The Up-and-Down-the-Income-Ladder Edition Friday, December 17, 2021

Smartphones Are A New Tax On The Poor, by Julia Ticona, Wired

Science fiction author William Gibson famously said that the future is already here, it’s just not very evenly distributed. Smartphones and on-the-go internet access have made many of our working lives more efficient and flexible. But the requirement for constant connectivity isn’t only a fact of white-collar work—it has spread to workers up and down the income ladder. And while the requirement has spread, the resources that workers need to maintain it are not evenly distributed. Today, more than a quarter of low-income Americans depend solely on their phones for internet access. Amid historic levels of income inequality, phones and data plans have become an increasingly costly burden on those who have the least to spare.

Swift Playgrounds 4.0: First Look, by John Voorhees, MacStories

The app is not as capable as Xcode. Still, with support for Swift 5.5, live previewing of the app you’re building as you code, multiwindowing, access to SwiftUI, UIKit, the ability to move projects between Swift Playgrounds and Xcode, and more, the app has an enormous amount of potential waiting to be tapped.

The Internet Runs On Free Open-source Software. Who Pays To Fix It?, by Patrick Howell O'Neill, MIT Technology Review

The underfunding of open-source software is “a systemic risk to the United States, to critical infrastructure, to banking, to finance,” says Chris Wysopal, chief technology officer at the security firm Veracode. “The open-source ecosystem is up there in importance to critical infrastructure with Linux, Windows, and the fundamental internet protocols. These are the top systemic risks to the internet.”

How has it come to this? The answer comes in the form of another question: Why would tech companies pay for something they get for free? But the immense importance of open-source software means that the status quo is increasingly seen as untenable.

Hey Siri, Don't Make It Bad

Apple Music Voice Plan First Listen: Equal Parts Fun And Frustration, by Tamara Palmer, Macworld

If you try to play a full song in Apple Music with the new Voice Plan by tapping on it in the app, you’ll get a warning that you need to ask Siri to play it instead. Whether or not you’ll actually hear the song you want is another question entirely.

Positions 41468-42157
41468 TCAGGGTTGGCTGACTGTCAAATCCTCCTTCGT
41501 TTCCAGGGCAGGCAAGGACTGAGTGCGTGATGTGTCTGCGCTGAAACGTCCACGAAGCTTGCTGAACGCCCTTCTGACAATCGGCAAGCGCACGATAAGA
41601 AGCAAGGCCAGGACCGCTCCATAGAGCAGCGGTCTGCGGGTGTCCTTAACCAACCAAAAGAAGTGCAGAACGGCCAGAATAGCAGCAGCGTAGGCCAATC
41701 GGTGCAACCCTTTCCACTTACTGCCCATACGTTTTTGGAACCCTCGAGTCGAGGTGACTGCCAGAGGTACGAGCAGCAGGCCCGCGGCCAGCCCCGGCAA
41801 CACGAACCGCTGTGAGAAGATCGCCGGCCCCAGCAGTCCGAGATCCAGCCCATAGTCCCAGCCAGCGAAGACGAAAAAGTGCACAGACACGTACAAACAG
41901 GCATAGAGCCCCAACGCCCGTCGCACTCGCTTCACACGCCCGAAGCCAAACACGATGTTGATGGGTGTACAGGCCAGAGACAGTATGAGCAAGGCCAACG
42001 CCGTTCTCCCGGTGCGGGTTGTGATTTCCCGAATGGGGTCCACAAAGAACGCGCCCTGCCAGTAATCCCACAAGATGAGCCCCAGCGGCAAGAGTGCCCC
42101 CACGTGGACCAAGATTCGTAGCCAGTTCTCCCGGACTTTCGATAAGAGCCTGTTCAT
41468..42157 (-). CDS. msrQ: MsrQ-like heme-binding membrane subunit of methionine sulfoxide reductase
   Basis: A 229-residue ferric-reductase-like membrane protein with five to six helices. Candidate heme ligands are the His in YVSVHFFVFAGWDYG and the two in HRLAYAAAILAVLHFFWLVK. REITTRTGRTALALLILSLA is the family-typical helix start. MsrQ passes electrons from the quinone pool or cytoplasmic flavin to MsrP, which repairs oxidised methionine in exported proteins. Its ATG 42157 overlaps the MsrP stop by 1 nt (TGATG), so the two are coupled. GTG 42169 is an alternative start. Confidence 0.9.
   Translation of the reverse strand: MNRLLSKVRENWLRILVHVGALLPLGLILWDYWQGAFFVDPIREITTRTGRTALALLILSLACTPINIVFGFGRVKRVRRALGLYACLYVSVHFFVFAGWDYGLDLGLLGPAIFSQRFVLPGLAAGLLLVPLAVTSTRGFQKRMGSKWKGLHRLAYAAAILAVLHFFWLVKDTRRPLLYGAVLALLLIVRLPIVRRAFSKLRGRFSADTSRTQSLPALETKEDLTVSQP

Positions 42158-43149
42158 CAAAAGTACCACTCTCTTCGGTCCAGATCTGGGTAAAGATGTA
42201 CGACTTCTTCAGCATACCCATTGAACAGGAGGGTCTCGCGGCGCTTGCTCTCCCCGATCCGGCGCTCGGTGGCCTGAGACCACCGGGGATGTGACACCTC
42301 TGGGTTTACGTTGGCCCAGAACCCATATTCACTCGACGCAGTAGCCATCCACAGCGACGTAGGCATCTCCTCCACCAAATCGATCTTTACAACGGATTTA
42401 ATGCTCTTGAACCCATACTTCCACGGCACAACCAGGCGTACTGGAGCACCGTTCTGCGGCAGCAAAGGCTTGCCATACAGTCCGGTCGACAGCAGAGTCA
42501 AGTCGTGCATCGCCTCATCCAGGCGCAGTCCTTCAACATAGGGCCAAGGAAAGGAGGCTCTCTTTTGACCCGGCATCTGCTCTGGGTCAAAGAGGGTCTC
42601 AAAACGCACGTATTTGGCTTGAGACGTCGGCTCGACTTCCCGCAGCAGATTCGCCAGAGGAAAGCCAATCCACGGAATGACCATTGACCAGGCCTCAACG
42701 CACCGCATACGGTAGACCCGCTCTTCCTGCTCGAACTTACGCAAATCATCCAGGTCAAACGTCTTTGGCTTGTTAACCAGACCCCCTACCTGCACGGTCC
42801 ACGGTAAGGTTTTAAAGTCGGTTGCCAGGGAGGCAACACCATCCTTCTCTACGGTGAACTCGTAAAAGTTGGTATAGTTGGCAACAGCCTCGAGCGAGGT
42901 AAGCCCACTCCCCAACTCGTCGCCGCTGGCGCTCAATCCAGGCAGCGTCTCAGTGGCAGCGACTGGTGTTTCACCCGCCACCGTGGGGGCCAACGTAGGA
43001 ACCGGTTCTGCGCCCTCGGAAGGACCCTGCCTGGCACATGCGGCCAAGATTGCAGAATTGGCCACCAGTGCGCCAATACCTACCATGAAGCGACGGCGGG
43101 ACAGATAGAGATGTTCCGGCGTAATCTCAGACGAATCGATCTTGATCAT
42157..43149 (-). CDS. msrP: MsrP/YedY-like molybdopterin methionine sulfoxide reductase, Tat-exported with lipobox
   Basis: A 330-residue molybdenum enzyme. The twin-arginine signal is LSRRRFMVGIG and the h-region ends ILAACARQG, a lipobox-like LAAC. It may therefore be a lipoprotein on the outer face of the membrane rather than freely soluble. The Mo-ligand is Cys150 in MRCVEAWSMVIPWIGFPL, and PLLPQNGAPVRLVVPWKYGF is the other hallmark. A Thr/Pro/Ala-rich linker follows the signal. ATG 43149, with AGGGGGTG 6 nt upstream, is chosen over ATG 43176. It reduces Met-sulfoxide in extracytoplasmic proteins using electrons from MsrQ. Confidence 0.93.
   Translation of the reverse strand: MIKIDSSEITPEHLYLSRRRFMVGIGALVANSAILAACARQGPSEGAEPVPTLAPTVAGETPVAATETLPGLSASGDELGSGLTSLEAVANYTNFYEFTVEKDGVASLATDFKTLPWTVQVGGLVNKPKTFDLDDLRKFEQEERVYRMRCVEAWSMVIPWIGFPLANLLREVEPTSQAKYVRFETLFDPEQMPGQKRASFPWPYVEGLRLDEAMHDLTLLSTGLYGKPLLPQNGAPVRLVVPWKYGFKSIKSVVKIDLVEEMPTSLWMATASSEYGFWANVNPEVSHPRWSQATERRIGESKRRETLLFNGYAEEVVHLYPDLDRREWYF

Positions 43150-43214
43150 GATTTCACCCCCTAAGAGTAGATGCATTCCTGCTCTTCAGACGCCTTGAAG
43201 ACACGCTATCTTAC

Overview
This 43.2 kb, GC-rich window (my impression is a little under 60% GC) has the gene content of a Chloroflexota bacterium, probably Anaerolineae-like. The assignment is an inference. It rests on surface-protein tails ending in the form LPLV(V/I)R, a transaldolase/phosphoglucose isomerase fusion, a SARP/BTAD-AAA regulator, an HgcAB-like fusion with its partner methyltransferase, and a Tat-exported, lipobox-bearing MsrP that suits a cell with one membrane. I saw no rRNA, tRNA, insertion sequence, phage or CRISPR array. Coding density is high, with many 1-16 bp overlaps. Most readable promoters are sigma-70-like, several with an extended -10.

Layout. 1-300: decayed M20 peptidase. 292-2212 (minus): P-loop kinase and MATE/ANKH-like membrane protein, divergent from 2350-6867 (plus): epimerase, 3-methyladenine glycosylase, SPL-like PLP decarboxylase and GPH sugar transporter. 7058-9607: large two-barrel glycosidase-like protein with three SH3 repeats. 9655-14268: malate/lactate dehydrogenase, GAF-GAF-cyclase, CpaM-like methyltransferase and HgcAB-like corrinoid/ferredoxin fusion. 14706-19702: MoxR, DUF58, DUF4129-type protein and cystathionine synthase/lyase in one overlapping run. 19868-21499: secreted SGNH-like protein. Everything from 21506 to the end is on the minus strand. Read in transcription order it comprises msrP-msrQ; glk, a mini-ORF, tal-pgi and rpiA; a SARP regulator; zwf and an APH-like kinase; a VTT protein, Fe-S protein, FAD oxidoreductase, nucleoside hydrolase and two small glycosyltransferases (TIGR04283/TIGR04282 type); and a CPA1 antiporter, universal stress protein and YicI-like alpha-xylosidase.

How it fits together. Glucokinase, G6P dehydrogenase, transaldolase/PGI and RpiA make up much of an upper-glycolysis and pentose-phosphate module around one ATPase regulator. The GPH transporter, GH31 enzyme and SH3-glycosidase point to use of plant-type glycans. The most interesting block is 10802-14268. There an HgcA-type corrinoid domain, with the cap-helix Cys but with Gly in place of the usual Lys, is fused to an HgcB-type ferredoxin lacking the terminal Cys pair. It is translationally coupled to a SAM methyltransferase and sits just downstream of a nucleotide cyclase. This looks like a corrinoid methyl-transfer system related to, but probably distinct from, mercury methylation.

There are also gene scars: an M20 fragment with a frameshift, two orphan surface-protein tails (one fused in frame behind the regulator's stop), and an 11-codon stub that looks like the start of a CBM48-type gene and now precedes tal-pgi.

The Apple Music Voice Plan Is A Small Step Toward An iPhone-less Future, by Michael Simon, Macworld

As you can read in our testing of the new voice plan, Siri still has a long way to go. If Apple’s AR headset project is indeed launching next year, Siri is going to need to mature quickly, because it’s just not ready to do the things we’re going to need it to do. Asking multiple times to play a song is one thing, but more advanced tasks will need Siri to have a greater level of understanding of context and personality.

But for now, Apple Music Voice is a perfectly low-stakes testing ground. Whether it succeeds or unceremoniously disappears after a couple of years, Apple’s new service is providing a sneak peek at a world where all of our devices will be connected and hands-free.


Pixelmator Photo For iPhone: First Impressions, by John Voorhees, MacStories

My time with Pixelmator Photo on the iPhone has been limited, but I got up to speed with it quickly because so much of the app is familiar. Functionality has been moved around to accommodate the smaller screen, but it’s all there. I didn’t have any trouble finding the tools I wanted. It’s an impressive feat to pack so much onto an iPhone.

MusicHarbor Now Lets Users Easily Follow Artists With Shazam Integration, by Filipe Espósito, 9to5Mac

MusicHarbor is an app designed to let users follow their favorite artists so they can stay informed about new songs, music videos, and concerts. Now the app has been updated with a great new feature that will make it even easier to follow artists – integration with Shazam.

Keyboard Maestro Review: Conduct Repetitive Tasks On Your Mac With Ease, by Glenn Fleishman, Macworld

Computers should perform repetitive actions on our behalf, freeing us for higher-level work. Yet the insistence of operating systems and apps on making us carry out mind- and finger-numbing jobs has given rise to a varied category of utilities that automate operations. Keyboard Maestro has occupied a big swath of that niche since 2002. Its latest update, version 10, shipped in November 2021 with dozens of new features large and small.

The Best Apps To Turn Your iPhone Into A Document Scanner, by Mike Peterson, AppleInsider

Even in the era of working from home, many people likely don't have a traditional scanner in their home office. If you fall into that camp, these apps can probably save you from needing to buy one.

Eve Flare Review: Colorful HomeKit Smart Light That Goes Anywhere, by Karen S Freeman, iMore

It's portable, has IP65 water resistance, and boasts over six hours of battery life, so you're not limited to using it indoors or near an outlet.


Apple Builds New Team In Southern California To Bring More Wireless Chips In-House, by Mark Gurman, Bloomberg

Apple Inc. is hiring engineers for a new office in Southern California to develop wireless chips that could eventually replace components supplied by Broadcom Inc. and Skyworks Solutions Inc.

Bottom of the Page

Today in interesting error messages:

"The decoder required for this media is busy."

(Apple Music, on my iPhone, when trying to play a music video.)


Updated all my devices. iPhone. iPad. Mac mini to the latest operating system. Nothing is breaking yet.


Thanks for reading.